It was a joy to hear once again from the Women of Peace in Baghdad. I'd really love to know who wrote those two letters (signed Dunya and Ali). I'd really like a chance to meet these 'Women of Peace' whose letters have taught us much about life in Baghdad under the occupation.
They are not journalists. Some of them are poor writers of English. All of them understand the effects of political violence in a way that I cannot. They live it.
Back in 2003 and 4 I kept telling myself, every three months or so, that I finally understood what life was like in Baghdad. And then I realized that I could never understand, never even want to fully understand, such an existence. I imagine that the fatique of being so sensitively and protectively alert drains vital energy and makes it harder to enjoy the simple pleasures that make life worth living...a walk in the late evening air, a stopping in the park, a trip to the store to buy a new sweater, a sweat cake, and that good kHbuz (the BIG round flat-bread--not thick!).
I imagine. I imagine these young people. They have little contact with each other these days. They rarely get to the internet these days. Somehow, one or another of them manages to send us a letter from time to time. We write back--usually in a flurry of warm responses (and the occasional war-minded email). We often wait weeks before an answer arrives.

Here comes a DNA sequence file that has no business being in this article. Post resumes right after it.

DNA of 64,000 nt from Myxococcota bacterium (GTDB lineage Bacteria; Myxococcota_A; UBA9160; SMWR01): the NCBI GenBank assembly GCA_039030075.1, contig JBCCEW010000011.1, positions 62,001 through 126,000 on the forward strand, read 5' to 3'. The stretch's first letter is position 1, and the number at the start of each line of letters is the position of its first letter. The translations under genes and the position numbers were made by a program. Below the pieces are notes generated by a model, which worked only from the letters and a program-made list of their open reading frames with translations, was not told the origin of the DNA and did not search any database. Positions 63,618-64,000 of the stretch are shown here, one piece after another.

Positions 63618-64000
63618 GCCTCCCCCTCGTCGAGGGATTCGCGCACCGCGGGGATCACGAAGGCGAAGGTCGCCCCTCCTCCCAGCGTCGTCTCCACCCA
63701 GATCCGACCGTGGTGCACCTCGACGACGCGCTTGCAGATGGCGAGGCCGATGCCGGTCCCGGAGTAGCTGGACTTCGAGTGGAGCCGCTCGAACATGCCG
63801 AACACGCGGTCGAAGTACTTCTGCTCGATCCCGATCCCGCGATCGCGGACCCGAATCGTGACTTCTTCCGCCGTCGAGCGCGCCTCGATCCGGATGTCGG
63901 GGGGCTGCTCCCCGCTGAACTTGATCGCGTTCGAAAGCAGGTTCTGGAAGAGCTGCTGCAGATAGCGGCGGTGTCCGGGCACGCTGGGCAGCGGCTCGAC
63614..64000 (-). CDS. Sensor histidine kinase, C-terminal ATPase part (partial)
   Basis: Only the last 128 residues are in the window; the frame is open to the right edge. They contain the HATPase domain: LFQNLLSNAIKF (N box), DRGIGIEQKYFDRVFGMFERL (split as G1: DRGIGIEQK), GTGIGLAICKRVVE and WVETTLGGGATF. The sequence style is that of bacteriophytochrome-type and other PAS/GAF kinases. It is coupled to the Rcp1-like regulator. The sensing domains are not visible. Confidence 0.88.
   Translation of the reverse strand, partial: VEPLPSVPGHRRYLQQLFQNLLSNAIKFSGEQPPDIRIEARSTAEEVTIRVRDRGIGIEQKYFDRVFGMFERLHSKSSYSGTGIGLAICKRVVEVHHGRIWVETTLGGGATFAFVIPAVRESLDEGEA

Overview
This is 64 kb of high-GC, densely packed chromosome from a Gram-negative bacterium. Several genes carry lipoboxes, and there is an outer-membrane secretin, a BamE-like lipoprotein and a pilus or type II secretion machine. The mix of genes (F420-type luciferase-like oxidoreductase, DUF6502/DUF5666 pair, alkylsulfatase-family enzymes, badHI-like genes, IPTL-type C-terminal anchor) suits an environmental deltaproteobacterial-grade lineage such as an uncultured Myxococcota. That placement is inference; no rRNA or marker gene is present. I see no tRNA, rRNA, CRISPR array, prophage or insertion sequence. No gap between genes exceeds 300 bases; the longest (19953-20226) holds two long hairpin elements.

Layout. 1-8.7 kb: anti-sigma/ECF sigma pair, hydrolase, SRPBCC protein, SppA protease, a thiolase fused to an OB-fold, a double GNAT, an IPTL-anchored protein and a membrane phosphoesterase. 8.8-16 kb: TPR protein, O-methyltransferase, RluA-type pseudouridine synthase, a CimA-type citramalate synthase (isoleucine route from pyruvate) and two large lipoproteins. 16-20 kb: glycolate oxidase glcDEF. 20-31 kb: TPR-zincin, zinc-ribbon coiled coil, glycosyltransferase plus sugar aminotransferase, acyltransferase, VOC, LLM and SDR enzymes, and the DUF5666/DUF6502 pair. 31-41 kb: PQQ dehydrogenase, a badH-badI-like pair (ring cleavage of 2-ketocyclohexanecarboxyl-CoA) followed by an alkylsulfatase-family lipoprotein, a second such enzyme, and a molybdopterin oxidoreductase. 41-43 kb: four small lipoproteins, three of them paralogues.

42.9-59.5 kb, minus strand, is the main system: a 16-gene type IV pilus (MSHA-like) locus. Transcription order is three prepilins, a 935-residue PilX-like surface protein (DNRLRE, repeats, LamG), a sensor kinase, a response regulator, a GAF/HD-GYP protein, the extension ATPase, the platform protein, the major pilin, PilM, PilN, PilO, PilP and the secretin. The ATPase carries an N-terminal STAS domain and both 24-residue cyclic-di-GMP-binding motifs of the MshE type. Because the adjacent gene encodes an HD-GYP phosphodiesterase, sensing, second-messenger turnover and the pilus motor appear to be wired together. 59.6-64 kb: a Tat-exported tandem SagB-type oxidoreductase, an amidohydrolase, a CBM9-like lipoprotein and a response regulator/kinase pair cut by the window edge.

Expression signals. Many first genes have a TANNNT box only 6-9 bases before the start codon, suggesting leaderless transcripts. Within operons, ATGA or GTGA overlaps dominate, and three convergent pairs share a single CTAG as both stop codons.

What are they doing in the meantime? How do you wait until you get enough courage to walk to the internet cafe and send email to an American student? Do you think about it every day? It must be important to you or you wouldn't be taking the chance you take just by getting in touch with Americans...
Did you enjoy Eid? Was most of your family able to get together to end the fast? Are you all safe today?
My friends and I are still unable to change the direction of our government and get the troops to leave your country. We still work for this change, but we are not working much with the government. We are working to educate the people of the U.S. and let them see, in their hearts, that it is wrong for us not to do what we can to help the Iraqi people, and that the first step is to get our young soldiers out of your country.
We started this pain that your people are suffering and we have a deep responsibility to help you. Some of us are trying.